Sunday, October 4, 2009

Five Quarters of the Orange

This book was frustrating to me. The two books I've read previously by Joanne Harris captivated and mesmerized me and yet this one didn't exactly do that. For the first one hundred pages or so I kept glancing at the page number and letting out a long sigh thinking "Oh my God... I've only make it that far?"

Well, that was my feeling for the majority of the book. The story itself finally gets exciting around the very end but I still truly was not interested in it. The book was a slow read and spoke of a lot of nonsense that I didn't really care about. At the end of the book I thought, if she had just gotten right to the point and told the good stuff this book would've been great!

The concept surrounds a group of children and their relations to a German soldier during WWII. If you are a mere child, a silly child, and you don't exactly live in a town driven by news of 'the war', would it make you an evil person if you befriended the soldiers? You're simply a child and you don't know any better.

I feel like history has made the German soldiers of that time equal to the devil and I think what they did in no way was wrong... but they were people. This book and others like The Reader, Summer of my German Soldier, and others kind of make these German soldiers have a conscious and brings life into them rather then they remaining these frightening devil creatures. And it's a hard idea. It's hard for me at least... I catch myself liking the character and feeling bad for their struggles then I recall that they're Nazi's and I feel guilty for any feelings. I'm German by heritage and have faced prejudice for that. As a child I had a school teacher who used to yell at me and the other German students in the class saying how we were all evil for what the people in our heritage had done. For many years as a child I was ashamed I was German and therefore many mentions of Nazi Germany only reminds me of the rude comments and glares I received as a child- of the hurt I felt. So to write a Nazi character that you can actually like, in itself, is a really tricky idea to be brought up and I do applaud any author willing to go there and not sound like a Nazi sympathizer. I think it's a hard thing to do without crossing that line.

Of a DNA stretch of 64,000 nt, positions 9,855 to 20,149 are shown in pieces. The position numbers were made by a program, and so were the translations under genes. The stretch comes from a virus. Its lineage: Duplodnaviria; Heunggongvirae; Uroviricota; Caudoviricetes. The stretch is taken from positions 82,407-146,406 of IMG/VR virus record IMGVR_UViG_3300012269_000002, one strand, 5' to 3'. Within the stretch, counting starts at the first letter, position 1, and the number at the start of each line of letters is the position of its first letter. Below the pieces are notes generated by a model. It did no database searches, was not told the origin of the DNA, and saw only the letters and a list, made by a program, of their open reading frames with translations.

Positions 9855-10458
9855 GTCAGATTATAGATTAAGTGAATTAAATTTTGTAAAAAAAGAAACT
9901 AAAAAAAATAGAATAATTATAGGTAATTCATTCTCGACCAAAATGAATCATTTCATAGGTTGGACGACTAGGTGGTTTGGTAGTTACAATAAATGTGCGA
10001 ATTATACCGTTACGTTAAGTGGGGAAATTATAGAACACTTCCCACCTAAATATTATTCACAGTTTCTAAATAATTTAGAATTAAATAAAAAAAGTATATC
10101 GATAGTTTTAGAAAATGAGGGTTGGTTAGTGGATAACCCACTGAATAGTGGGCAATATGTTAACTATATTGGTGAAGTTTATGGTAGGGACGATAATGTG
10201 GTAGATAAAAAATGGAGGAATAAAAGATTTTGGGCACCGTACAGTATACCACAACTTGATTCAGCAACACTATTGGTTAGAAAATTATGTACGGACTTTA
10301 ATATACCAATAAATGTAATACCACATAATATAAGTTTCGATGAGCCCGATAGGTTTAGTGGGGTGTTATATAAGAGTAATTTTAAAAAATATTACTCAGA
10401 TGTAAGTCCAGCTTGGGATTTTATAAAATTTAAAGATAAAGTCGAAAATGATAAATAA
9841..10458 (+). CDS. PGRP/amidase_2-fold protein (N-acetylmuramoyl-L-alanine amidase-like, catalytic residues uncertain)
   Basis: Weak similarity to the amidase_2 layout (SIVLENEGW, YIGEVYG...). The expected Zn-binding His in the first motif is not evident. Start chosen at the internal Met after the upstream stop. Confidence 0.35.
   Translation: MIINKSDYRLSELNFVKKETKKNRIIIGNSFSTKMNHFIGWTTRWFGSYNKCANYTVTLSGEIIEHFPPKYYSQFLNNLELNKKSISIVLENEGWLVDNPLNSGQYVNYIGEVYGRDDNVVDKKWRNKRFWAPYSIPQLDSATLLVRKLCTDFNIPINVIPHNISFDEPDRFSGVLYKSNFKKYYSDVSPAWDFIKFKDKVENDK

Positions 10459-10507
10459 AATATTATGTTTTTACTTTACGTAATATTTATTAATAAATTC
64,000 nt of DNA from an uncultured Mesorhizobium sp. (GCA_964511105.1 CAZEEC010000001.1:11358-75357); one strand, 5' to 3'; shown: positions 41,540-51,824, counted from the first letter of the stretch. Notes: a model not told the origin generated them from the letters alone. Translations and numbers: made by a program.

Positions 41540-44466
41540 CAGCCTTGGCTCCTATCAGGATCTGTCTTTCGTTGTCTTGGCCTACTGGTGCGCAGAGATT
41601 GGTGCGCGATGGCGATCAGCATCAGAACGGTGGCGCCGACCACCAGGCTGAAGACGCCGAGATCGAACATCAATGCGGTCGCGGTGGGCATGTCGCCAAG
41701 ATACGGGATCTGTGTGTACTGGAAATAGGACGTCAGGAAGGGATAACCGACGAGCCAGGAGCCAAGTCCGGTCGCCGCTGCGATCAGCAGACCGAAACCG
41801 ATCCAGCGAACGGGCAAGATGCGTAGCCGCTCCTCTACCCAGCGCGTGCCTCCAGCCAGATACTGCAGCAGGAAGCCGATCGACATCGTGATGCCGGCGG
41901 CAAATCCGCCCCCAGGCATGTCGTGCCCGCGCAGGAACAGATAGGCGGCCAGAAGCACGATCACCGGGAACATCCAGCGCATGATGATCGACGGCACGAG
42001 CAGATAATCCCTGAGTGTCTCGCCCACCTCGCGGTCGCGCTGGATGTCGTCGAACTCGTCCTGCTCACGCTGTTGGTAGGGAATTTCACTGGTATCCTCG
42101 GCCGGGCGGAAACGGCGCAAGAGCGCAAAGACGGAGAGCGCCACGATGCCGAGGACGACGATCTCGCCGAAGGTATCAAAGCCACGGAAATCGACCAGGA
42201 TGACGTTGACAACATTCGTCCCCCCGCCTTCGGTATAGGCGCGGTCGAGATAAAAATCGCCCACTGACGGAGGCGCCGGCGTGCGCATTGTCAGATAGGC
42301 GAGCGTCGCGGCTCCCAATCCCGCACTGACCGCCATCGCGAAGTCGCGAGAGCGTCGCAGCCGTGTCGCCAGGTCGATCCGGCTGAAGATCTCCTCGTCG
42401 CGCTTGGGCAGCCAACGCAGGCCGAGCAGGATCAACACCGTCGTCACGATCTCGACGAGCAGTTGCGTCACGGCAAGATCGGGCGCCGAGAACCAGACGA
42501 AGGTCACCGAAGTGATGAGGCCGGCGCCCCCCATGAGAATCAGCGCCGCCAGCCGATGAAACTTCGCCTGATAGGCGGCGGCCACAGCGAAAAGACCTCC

However, this book really did bore me otherwise. I feel that the narrators voice was so bitter and annoying the entire time. Who wants a narrator you cannot exactly like? Or a narrator that you cannot just hate? You need one of the two extremes and not something that's in the middle. I really did not like the narrator so I think that dimmed my like for the book.

I ended up reading the first half of the book and skimming the rest, desperate to see if it got any better and desperate to come to a close with it. Disappointment is really the best word I can use to describe this book. Hopping from her books like Chocolat with it's almost magical quality to this was a let down.

While I've given the two other books I've read high marks... I can only give this book two stars.


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